Employees as big a risk as hackers

Sep 21 2007 by Nic Paton Print This Article

Company audit committees are worried their boards are not spending enough time, money and effort on IT security and want a greater say on the issue, as new research has shown employees are responsible for almost a third of IT breaches within financial services organisations.

Two polls, one by KPMG and the other by Deloitte & Touche, have painted a picture of rising concern over the security of IT systems, with firms increasingly recognising that the internal threat from either malicious or simply thoughtless employees is as great as that posed by external hackers.

The KPMG poll of more than 1,300 audit committee members in 25 countries has found that nearly a third are unsatisfied that their committee spends sufficient time looking at IT risk issues, with six out 10 only "somewhat" satisfied.

Two thirds of audit committee members said they had primary oversight responsibility for issues relating to IT compliance and controls with half taking responsibility for oversight of business continuity issues.

While 45 per cent did have responsibility for information security and privacy, a fifth complained they had no oversight responsibility for this important area at all.

Its findings come against a backdrop of growing fears about IT security, particularly within the financial services sector.

Almost two thirds of financial services organisations polled by Deloitte reported external security breaches, with virtually all saying that investment in information security was rising as a result of increasing board-level focus on the issue.

Worryingly, almost a third of these breaches were down to employees, either through misconduct or unintentional errors and omissions.

The overwhelming majority of financial services organisations polled (91 per cent) said they were concerned about the risks arising internally.

Despite this, almost a quarter had provided no employee security training over the past year and only a third said their staff were well skilled to respond to security needs.

Mike Maddison, UK head of security and privacy services at Deloitte, said: "You can have the best technical systems in place but they are unlikely to operate effectively unless you educate people on their obligations and how to fulfil them."

Fewer than two thirds of the banks polled said they had an information security strategy in place, and just a tenth had their information security led by business line leaders.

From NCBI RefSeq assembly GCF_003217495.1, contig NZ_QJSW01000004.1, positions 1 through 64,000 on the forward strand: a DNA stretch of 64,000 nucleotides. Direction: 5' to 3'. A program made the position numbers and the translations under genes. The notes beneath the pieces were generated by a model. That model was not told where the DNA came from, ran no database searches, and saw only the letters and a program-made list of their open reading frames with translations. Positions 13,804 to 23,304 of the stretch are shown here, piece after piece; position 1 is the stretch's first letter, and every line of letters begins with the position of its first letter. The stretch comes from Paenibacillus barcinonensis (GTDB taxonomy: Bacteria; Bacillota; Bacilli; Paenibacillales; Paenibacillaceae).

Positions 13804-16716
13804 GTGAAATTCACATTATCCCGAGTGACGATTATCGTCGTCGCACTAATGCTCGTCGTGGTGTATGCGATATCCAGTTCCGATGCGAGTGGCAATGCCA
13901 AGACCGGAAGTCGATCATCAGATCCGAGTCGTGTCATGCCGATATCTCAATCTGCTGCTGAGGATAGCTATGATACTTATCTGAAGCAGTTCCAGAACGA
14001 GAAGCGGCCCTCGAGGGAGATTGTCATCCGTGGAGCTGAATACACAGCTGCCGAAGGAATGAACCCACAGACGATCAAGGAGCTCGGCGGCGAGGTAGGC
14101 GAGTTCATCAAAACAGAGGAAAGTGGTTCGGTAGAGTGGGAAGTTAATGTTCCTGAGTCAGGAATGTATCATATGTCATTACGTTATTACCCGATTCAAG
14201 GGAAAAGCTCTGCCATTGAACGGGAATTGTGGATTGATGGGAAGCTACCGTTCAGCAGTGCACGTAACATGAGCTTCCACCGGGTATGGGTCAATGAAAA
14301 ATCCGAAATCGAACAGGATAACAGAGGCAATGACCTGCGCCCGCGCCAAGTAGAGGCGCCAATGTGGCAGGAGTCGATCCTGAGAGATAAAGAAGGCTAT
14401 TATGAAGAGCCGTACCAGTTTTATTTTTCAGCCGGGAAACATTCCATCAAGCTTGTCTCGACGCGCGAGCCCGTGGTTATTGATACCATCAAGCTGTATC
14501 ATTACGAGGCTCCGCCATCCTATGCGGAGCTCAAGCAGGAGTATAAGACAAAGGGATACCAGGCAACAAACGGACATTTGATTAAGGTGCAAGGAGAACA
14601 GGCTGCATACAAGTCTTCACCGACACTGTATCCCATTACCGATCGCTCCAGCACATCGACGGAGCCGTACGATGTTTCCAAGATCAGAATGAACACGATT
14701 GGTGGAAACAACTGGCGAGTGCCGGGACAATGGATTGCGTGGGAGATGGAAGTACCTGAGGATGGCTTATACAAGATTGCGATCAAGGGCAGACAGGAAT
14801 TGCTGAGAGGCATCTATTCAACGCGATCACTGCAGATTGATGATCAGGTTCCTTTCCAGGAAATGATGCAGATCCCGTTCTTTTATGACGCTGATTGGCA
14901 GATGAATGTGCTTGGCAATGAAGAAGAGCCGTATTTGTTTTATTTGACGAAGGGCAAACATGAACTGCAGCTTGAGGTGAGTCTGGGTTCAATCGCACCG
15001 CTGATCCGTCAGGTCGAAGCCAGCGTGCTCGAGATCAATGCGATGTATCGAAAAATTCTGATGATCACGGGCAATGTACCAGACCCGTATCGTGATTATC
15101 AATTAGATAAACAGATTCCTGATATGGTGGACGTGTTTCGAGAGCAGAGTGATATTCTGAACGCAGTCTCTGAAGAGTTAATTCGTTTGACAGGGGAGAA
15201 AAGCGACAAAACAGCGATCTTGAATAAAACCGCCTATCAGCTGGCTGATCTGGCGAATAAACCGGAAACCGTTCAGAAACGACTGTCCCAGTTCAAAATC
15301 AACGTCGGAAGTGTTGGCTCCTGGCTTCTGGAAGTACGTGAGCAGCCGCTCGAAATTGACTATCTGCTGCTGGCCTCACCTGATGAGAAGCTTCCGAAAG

What this meant, said Deloitte, was the emergence of a security paradox. Security incidents were continuing to grab business executives' attention but "ownership" of the underlying problems was still perceived to rest with IT departments.

"On the one hand, it is clear that senior executives know there are actions they must take to improve security to protect their customers' data for very good business reasons," said Maddison.

"On the other hand when it comes to taking action it once again becomes a technical problem. Despite these challenges, knowing that the problem exists is at least half the battle, so financial institutions are definitely moving in the right direction," he added.

Virtually all the organisations surveyed had increased their IT security budgets, although more than a third still felt investment was lagging behind business needs, the survey found.

Shifting priorities and "integration problems" were identified as the top reasons for information security project failures, it added.

For KPMG, Tim Copnell, director of its Audit Committee Institute in the UK, agreed that there was a gap between boards recognising there was a problem and being prepared to deal with it.

"The survey showed that nine out of 10 audit committee members felt they had improvements to make in the oversight of IT risk issues," he said.

"This is a worrying trend given that organisations are now so dependent on IT. If audit committees (or equivalent bodies) are not able to give sufficient attention to the oversight of IT risk, companies might be unwittingly exposed to risk," he added.

"Some boards may consider the oversight of IT risk to fall outside the remit of the audit committee. If a separate committee or the board itself takes up the mantle, the board must be satisfied that they have access to sufficient skills to examine the issues appropriately," he continued.

The typical audit committee now comprised three or four members, often with a chief executive or chief finance officer background, who served on one or two audit committees in total.

They met on average six times a year (five times face to face and once by teleconference call), although this ranged from more than seven times a year in the Americas to around four times a year in Africa.

On average, audit committee members devoted 100 hours a year or fewer to their duties.

In the Americas, a fifth said they devoted between 100 and 150 hours whereas in Asia four out of 10 spent fewer than than 50 hours a year on their duties.